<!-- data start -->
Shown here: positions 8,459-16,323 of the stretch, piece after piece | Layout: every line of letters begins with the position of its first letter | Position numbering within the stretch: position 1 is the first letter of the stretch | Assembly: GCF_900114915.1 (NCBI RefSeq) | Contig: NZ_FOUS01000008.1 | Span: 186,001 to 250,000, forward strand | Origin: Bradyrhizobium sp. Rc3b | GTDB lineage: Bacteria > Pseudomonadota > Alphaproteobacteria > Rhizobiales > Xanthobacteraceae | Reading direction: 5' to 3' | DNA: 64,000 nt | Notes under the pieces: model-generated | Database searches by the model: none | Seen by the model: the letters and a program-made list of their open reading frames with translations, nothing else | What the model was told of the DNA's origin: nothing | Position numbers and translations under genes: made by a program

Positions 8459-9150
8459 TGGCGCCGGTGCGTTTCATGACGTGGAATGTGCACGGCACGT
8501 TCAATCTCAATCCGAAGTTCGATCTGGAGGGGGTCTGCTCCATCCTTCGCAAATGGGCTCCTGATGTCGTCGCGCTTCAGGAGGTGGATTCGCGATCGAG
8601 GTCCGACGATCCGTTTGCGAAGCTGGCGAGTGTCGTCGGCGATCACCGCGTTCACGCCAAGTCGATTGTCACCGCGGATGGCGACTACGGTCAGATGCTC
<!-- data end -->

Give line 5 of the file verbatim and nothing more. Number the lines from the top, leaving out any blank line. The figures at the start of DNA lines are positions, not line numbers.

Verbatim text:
8601 GTCCGACGATCCGTTTGCGAAGCTGGCGAGTGTCGTCGGCGATCACCGCGTTCACGCCAAGTCGATTGTCACCGCGGATGGCGACTACGGTCAGATGCTC